REVIEW: Morning Glory

11 11 2010

Morning Glory” centers around the fictional morning talk show Daybreak, which is in fourth place in the ratings behind The Today Show, Good Morning America, and “whatever CBS has in the morning.”  In the realm of movies centered around talk shows, this Rachel McAdams vehicle falls among the ranks of Good Morning America in that spectrum.  It has heart and makes for some undeniable fun, but the familiarity of the story and premise make it difficult for the movie to have the resounding emotional impact it so greatly desires.

It’s less a story about the newsroom as it is about the woman running it, Becky Fuller (McAdams), a career girl who is so focused on her job that she bumbles through every other aspect of her life.  It’s just as easy to be inspired by her drive to return Daybreak to glory as it is to be off-put by McAdams’ phoned-in performance.  She is so overly kinetic and frantic that it feels awkward.  I’m a huge fan of her work, so I was surprised to find myself reacting so aversely to her charms.

Without McAdams in full force, the rest of the movie has to pick up the slack, and, for the most part, it does.  What the script lacks in originality it makes up for in humor, through both great lines and on-air moments that recall some of the most YouTube-worthy news anchors of our time (I’m talking to you, Grape Lady).  The diva aspect is totally nailed as well, particularly shining through Diane Keaton’s prima donna anchor Colleen Peck.  We rarely get to see the aging actress anymore, and she spins every line into gold.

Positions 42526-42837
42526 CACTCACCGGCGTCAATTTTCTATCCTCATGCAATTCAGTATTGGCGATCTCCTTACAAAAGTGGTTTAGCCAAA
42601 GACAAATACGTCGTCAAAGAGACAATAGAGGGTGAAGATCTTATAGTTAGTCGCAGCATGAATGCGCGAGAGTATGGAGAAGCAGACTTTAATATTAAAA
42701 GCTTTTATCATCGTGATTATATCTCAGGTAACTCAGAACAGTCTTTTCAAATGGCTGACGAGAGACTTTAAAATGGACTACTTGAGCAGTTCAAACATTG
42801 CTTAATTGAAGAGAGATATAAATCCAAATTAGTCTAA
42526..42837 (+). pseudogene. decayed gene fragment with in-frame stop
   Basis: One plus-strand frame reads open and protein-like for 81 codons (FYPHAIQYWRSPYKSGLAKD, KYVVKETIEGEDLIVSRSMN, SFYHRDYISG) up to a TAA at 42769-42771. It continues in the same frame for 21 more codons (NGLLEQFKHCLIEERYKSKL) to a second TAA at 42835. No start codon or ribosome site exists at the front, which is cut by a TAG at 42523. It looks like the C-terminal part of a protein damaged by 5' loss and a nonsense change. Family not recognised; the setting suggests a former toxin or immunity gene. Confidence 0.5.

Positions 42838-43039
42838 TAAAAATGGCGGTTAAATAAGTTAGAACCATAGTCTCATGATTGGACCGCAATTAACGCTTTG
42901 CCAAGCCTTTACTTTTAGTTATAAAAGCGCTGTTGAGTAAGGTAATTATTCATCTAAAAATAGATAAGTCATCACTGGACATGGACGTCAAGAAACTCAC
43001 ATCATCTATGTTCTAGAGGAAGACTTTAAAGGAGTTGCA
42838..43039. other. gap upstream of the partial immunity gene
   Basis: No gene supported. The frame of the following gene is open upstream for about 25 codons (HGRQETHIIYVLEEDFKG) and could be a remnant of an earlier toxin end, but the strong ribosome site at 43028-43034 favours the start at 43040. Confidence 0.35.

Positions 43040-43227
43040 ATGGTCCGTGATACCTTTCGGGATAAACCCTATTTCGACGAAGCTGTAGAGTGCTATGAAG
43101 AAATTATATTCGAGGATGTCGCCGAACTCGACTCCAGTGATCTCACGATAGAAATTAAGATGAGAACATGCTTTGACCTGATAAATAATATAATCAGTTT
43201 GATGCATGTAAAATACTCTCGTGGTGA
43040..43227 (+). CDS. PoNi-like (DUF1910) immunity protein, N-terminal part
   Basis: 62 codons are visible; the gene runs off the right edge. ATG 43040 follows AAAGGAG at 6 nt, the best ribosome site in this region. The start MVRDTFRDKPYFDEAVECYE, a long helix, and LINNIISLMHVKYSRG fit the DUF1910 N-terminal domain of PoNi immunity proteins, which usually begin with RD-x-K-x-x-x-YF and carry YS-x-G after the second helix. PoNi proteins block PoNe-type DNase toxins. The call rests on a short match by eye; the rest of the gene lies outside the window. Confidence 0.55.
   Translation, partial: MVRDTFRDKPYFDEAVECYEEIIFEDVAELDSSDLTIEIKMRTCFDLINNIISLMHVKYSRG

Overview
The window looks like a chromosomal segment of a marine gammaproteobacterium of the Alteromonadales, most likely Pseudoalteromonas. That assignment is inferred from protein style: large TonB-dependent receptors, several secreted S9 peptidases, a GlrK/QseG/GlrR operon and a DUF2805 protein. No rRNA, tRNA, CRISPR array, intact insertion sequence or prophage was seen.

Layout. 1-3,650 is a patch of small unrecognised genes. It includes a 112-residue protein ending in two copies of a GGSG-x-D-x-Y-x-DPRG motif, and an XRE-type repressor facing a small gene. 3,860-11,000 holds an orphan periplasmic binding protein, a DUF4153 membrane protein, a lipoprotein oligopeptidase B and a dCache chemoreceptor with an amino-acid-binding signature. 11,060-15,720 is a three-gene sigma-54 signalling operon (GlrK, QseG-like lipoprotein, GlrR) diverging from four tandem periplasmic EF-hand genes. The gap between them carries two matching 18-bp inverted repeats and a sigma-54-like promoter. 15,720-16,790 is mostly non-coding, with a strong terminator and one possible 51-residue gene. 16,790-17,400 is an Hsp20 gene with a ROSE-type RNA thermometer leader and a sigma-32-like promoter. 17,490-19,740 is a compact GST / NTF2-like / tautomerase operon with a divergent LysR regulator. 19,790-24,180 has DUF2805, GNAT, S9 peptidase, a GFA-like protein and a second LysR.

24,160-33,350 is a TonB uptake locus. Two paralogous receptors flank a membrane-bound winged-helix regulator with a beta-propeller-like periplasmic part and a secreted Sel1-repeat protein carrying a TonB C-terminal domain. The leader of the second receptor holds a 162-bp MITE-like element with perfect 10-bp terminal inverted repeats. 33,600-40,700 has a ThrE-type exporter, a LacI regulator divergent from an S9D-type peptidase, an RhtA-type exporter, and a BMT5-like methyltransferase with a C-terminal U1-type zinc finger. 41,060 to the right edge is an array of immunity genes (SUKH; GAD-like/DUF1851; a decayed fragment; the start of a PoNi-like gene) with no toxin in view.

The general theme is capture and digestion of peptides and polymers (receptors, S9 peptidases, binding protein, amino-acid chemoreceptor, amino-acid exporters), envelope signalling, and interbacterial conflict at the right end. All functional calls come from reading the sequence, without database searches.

It’s particularly great to see her quarreling with Harrison Ford’s Mike Pomeroy, an aging Dan Rather-type anchor with no time for anything but what he deems “serious” news.  Ford plays him as a sort of gruff Walt Kowalski from “Gran Torino” with the intimidating deep voice and booming temper, which sometimes borders on excessive.  Yet Ford is far from bad, still managing to find ways to make his interpretation work.  He delivers the emotional climax of the movie, which the script bungles, and saves it from being a total disaster, quite a feat in itself.

There’s a lot to enjoy about “Morning Glory,” and while that doesn’t include great thematic depth, this isn’t the kind of movie that requires it to be successful.  It’s a great ball of fun, warm and fluffy, that will hold up very well on repeat Sunday afternoon viewings on TBS.  And as far as unoriginal movies go, this is about as good as they get.  B


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17 11 2010
Castor

Good review Marshall. I don’t understand why some critics are focusing so much on the lack of thematic depth. This is obviously just a fluffy lightweight comedy that is perfectly entertaining as is. It’s too bad it didn’t all that well at the box office, this continues the trend of strong-willed female lead movies under-performing financially, resulting in more Jennifer Aniston/Katherine Heigl-type of rom-coms instead…

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